How To Enhance Your Brows With Just A Little Eyeshadow

It works way better than a brow pencil and is such a time saver!
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Publish date:
April 14, 2014
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Tags:
eyeshadows, How-To, eyebrows, makeup brushes, brow powders, brows, eyebrow powders

Even though I lucked out genetically with a decent natural brow shape, they aren’t perfect and can definitely be built upon.

I’ve noticed, as someone with naturally thin brows, even just a hint of well-placed eyeshadow can make a world of a difference. It makes your eyes stand out even more, and balances a whole look.

Before You Begin

If you don’t have a brow brush, a tiny pair of scissors and
some good tweezers, you should probably (definitely) pick up some STAT. I promise, these are things you will always need, they last forever and are relatively
inexpensive.

Brush your brows out and trim any crazy long hairs at the top,
but don’t trim close enough to your natural brow line to affect its shape. You just
want to get rid of any hairs that stick out like crazy when you brush them out.

Tweeze any stray guys under your natural brow line. You can
“clean up” your arch under your brows, but be careful! You want to look sleek, not permanently surprised.

You’re also going to want to invest in an angled brush. I’m not going to pretend like I know everything about all the crazy brushes you can buy at Sephora, but what I do know is an angled brush works wonders for brows. It makes it easier to get sharp points, lines and fill all with the same tool. And my god, does it ever look more natural than what you’d get from a brow pencil!

Why I Hate Brow Pencils

I used brow pencils for YEARS before finally caving and trying out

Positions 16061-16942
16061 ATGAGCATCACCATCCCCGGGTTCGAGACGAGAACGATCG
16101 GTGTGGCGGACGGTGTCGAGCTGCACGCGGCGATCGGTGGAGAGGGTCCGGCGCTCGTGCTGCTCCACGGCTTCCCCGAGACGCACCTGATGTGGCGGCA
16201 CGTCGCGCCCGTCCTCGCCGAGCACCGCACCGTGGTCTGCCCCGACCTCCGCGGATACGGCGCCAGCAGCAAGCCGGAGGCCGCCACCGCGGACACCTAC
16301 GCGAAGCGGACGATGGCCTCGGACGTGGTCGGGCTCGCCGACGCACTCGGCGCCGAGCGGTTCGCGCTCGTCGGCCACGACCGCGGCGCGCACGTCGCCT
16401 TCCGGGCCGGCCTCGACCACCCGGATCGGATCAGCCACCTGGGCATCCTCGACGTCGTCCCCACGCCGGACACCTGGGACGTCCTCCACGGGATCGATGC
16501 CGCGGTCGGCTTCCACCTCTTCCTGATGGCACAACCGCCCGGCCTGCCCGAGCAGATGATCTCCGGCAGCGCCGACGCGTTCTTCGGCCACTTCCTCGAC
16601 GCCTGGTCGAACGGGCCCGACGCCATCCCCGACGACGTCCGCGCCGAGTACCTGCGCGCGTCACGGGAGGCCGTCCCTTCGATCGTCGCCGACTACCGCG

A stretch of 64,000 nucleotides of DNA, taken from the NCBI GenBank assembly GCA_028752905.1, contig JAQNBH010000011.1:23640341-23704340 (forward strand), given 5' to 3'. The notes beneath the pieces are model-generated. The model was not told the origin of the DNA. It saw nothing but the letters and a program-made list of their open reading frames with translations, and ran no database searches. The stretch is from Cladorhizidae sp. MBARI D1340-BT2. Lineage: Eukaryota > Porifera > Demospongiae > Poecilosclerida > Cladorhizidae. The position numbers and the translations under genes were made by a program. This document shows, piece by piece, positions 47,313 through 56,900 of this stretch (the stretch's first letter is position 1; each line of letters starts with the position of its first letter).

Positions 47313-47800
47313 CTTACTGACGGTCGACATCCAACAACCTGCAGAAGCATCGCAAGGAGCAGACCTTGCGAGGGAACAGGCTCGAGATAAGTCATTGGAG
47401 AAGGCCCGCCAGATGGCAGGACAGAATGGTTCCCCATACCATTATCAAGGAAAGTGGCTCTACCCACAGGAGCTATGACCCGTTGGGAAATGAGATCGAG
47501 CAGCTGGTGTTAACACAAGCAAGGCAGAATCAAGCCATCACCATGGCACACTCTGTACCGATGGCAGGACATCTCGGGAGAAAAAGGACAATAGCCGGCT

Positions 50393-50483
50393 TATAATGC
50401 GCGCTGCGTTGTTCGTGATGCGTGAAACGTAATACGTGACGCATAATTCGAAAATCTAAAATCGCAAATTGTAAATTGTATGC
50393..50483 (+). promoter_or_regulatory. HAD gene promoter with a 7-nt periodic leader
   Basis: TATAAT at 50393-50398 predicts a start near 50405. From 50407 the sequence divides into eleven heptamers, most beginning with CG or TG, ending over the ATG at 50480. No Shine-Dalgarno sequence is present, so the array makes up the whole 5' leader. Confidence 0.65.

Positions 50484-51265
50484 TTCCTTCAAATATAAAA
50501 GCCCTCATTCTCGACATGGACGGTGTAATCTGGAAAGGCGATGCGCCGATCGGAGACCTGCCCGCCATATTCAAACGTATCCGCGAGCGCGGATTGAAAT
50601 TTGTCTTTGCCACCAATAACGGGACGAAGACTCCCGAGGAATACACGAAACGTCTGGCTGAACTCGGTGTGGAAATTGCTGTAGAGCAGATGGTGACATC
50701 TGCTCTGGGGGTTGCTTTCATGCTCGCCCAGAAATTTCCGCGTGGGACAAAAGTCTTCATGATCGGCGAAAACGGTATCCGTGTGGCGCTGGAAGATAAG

an angled brush and experimenting with some eyeshadow. It works SO much better and is such a time saver, I can’t believe
I went so long without using this technique in the first place.

With a brow
pencil, I constantly struggled to find the perfect "dullness" to achieve a
realistic, natural-looking brow, ending up with too-dark, obviously drawn-on pencil lines, even staying within the same shade as my natural brows. If it was
too sharp, it applied pigment too strongly; if it was too dull, it looked
fuzzy and far too light.

Using Eyeshadow To Enhance Your Brows

The first thing you need to do is pick an eyeshadow or brow powder shade that is slightly
lighter than your natural brow. I have the Too Faced Boudoir Eyes kit and find Garter Belt works quite well at filling in my brows without
darkening them too much.

From my experience you can use any eye shadow at any
price point and you’ll be fine. The only real difference may be the staying power of a pricier powder super-cheap stuff.

Start by creating the beginning of your brow, using the brush vertically.

Then move on to the bottom, creating a gentle and smooth line from
this starting point we’ve created and moving toward the peak or highest part of
the arch.

I stop there and fill in the brow from front to peak where necessary.

From here I work on the peak to the end of my brow. Mine are
significantly thin here, so I use Garter Belt to create the illusion of a fuller brow.


Having a defined and sharp point at the arch of my brow
is a personal staple. To achieve this, I use a slightly darker powder, French Tickler, mixed with
the shade I used originally to fill in my brows only at the peak and slightly toward the tail end of my brow. I only use it here ever so lightly to define that area just a little more.

Brush your brows
again and you should be good to go! Simple, isn’t it?